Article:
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Paying apartment rent by bank deposit: does it constitute a kinyan?


Reuven rents an apartment from Shimon (in Jerusalem) for a defined period of one year. There is a signed contract with start and end dates. The contract prohibits sub-letting without Shimon’s consent. Towards the end of the contract period Reuven asks to extend the contract for a further year. Shimon agrees and states explicitly that the extension must be for the full year, not less, just like the original written contract, as he will not be able to manage a change in tenants at any other time, as he lives outside Israel. All other conditions (including the rent) remain unchanged. There is no new written contract: the extension/renewal is left as a purely verbal agreement. Reuven makes three or four rent payments during the second year by depositing the rent payments into Shimon’s bank account. He then misses a month’s payment and Reuven protests. After 5 months, Reuven phones Shimon and says that he will be vacating the apartment in 2 weeks’ time, 6 months before the end of the ‘extension’ year. Shimon protests and says that he considers Reuven responsible for all remaining rent for the full year. Shimon gives Reuven the names of two potential new tenants who could ‘pick up’ the tenancy but neither turns out to want the apartment. The apartment stands empty for the remaining months of the agreement.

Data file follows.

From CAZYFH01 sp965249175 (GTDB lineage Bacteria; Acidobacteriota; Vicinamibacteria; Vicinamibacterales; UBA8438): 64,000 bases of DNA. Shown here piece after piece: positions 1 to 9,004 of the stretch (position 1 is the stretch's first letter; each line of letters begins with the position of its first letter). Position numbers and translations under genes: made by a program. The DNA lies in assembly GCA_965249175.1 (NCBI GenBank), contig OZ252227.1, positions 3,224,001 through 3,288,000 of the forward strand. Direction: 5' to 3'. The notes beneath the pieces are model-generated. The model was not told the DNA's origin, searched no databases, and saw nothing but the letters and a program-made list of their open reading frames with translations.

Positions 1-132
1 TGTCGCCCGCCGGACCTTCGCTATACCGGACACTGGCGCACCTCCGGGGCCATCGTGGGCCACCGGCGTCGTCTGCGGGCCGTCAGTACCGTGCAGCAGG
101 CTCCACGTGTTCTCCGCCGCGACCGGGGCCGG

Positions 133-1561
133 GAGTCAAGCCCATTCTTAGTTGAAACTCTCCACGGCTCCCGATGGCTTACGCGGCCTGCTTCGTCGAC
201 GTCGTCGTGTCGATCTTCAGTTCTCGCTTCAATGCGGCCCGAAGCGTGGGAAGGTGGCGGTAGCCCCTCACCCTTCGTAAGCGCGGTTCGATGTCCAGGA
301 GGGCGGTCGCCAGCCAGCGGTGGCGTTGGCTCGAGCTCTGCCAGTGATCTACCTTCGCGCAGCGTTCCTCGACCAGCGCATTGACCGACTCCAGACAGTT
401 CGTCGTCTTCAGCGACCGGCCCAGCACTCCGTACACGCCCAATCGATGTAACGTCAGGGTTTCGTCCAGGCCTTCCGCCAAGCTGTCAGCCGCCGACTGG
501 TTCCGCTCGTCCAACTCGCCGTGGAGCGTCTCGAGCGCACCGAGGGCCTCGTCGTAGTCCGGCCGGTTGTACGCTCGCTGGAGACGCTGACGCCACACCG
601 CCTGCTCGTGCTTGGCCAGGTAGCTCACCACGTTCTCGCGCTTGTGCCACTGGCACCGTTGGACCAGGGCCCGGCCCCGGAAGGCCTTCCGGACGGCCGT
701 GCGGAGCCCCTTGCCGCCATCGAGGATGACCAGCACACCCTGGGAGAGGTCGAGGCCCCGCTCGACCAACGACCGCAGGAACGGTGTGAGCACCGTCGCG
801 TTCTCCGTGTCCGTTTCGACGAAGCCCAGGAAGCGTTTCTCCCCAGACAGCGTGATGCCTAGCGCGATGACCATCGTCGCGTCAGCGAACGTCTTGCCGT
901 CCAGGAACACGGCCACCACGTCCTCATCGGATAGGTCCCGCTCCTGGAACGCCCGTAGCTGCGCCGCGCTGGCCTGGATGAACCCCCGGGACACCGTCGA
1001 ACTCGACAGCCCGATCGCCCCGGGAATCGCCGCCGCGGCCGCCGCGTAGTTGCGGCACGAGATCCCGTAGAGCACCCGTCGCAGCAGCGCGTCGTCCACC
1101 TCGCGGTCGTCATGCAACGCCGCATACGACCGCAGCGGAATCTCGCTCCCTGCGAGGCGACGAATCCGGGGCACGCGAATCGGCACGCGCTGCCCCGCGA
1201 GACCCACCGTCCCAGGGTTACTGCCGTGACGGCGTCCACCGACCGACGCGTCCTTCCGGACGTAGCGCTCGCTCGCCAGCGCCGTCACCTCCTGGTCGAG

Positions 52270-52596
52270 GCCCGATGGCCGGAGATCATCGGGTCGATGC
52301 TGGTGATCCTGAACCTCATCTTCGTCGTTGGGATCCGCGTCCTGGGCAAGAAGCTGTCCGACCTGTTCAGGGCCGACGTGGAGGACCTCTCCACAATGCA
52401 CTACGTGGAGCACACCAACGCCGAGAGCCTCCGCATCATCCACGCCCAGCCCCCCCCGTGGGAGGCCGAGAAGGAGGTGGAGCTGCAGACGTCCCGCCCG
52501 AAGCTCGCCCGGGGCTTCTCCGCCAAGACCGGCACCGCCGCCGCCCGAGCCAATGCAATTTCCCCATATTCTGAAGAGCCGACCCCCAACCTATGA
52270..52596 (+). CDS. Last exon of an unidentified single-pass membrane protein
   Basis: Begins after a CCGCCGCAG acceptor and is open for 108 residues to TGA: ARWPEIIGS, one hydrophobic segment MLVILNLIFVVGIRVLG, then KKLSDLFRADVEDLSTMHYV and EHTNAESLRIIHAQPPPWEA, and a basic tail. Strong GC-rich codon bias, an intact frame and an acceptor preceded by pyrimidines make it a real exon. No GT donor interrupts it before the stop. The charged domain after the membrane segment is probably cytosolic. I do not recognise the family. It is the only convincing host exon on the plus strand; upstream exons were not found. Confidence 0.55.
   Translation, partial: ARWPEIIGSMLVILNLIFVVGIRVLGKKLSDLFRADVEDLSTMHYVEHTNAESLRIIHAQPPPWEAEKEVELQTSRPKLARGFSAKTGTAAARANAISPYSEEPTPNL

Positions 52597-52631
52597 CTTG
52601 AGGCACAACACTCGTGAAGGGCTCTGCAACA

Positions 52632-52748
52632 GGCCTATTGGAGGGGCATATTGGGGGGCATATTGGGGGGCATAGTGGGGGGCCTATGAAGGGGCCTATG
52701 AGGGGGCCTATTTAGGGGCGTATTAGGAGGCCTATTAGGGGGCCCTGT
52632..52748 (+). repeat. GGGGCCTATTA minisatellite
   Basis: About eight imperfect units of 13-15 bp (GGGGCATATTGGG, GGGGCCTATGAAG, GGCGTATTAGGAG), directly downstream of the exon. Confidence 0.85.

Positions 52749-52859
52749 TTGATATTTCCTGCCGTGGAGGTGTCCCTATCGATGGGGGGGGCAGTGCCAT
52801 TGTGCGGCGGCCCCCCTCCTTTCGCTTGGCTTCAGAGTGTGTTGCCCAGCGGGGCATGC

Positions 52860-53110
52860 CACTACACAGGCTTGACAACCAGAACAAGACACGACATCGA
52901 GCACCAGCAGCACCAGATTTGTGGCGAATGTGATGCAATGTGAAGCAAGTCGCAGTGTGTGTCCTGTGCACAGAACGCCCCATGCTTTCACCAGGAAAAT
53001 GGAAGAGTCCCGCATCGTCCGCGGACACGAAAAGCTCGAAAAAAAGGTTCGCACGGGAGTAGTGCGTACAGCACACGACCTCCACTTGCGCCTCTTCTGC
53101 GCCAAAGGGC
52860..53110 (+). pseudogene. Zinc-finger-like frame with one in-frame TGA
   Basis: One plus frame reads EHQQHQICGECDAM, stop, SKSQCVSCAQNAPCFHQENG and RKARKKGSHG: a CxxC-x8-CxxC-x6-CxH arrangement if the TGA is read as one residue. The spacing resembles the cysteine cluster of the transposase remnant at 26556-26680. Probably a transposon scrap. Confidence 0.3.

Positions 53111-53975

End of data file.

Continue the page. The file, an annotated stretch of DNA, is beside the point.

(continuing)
Reuven claims that in the absence of a written contract, there is actually no binding contract in place and he is free to terminate the tenancy without penalty.

Shimon claims that Reuven remains responsible for and obligated to pay the rent payments for the remainder of the year.

Who is correct?


Technically it should, and it sounds like you have a decent case to go to bais din with, but these things cannot really be known until both sides say their story.


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